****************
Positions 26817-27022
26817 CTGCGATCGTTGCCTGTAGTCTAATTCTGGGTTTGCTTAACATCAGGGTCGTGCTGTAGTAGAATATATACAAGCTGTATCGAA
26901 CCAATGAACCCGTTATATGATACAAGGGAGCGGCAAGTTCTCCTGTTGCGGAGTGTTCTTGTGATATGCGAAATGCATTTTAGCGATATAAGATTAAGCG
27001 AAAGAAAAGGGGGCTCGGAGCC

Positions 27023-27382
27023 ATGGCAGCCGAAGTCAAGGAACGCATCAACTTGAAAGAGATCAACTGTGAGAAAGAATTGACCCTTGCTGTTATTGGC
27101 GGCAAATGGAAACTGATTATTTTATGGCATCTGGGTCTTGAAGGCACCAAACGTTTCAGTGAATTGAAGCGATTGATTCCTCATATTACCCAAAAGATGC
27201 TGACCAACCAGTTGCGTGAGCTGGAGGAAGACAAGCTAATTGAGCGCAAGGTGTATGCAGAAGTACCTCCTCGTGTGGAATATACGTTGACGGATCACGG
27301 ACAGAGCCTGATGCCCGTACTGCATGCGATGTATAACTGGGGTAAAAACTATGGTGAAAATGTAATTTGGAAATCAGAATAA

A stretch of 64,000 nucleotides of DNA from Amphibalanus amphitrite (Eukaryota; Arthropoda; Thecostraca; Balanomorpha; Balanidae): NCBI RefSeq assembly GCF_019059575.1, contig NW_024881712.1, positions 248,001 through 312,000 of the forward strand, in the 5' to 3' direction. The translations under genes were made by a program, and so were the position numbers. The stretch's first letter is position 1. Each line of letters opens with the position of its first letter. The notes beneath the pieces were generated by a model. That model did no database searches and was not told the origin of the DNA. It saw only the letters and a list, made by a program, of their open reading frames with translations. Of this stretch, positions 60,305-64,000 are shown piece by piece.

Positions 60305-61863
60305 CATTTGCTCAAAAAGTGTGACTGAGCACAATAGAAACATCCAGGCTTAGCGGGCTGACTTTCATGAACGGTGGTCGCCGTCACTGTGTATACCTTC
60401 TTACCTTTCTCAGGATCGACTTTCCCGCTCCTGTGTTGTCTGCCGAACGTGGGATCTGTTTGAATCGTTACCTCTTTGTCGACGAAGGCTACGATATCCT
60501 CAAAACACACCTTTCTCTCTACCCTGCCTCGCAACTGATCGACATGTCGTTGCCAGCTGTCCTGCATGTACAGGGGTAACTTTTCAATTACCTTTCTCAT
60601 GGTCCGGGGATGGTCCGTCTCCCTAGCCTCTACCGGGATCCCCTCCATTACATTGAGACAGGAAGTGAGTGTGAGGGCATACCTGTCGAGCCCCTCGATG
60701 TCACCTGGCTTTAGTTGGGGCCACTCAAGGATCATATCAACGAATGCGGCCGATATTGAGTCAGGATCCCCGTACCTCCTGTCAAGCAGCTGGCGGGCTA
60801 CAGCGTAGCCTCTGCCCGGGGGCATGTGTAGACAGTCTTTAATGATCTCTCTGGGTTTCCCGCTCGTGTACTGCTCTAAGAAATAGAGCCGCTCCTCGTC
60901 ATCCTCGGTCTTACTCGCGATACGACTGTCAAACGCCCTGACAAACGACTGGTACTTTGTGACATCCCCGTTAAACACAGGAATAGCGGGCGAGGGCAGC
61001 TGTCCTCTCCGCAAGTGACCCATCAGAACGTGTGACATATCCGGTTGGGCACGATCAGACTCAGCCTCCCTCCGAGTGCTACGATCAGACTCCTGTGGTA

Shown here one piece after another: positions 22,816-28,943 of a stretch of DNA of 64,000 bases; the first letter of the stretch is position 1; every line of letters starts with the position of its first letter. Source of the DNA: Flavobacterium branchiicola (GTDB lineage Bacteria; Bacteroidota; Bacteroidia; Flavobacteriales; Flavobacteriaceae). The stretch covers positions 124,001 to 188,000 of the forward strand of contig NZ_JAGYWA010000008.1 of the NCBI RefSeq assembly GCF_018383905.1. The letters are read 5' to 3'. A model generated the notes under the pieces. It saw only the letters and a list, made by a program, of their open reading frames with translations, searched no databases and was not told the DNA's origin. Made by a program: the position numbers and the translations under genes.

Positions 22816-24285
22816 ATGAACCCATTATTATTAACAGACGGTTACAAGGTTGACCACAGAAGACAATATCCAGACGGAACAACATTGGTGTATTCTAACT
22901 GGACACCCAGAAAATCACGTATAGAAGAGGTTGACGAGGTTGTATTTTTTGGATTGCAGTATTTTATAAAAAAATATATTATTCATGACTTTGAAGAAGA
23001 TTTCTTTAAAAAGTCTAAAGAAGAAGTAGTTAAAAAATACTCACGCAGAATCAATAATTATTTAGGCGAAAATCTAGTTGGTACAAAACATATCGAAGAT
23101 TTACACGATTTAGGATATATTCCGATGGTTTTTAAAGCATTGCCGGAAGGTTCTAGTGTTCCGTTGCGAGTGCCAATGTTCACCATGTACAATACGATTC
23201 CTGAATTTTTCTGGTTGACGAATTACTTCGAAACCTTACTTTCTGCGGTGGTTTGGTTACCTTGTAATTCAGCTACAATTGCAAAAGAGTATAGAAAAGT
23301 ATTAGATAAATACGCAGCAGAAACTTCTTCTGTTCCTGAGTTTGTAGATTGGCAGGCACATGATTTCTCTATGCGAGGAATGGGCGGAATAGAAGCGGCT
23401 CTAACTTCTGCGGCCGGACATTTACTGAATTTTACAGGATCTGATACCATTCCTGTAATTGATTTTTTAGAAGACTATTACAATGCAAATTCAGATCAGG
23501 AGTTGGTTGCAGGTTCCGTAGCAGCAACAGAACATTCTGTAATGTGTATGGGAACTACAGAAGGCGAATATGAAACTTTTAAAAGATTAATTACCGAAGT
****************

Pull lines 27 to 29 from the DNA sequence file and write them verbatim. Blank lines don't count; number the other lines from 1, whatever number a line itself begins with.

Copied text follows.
23301 ATTAGATAAATACGCAGCAGAAACTTCTTCTGTTCCTGAGTTTGTAGATTGGCAGGCACATGATTTCTCTATGCGAGGAATGGGCGGAATAGAAGCGGCT
23401 CTAACTTCTGCGGCCGGACATTTACTGAATTTTACAGGATCTGATACCATTCCTGTAATTGATTTTTTAGAAGACTATTACAATGCAAATTCAGATCAGG
23501 AGTTGGTTGCAGGTTCCGTAGCAGCAACAGAACATTCTGTAATGTGTATGGGAACTACAGAAGGCGAATATGAAACTTTTAAAAGATTAATTACCGAAGT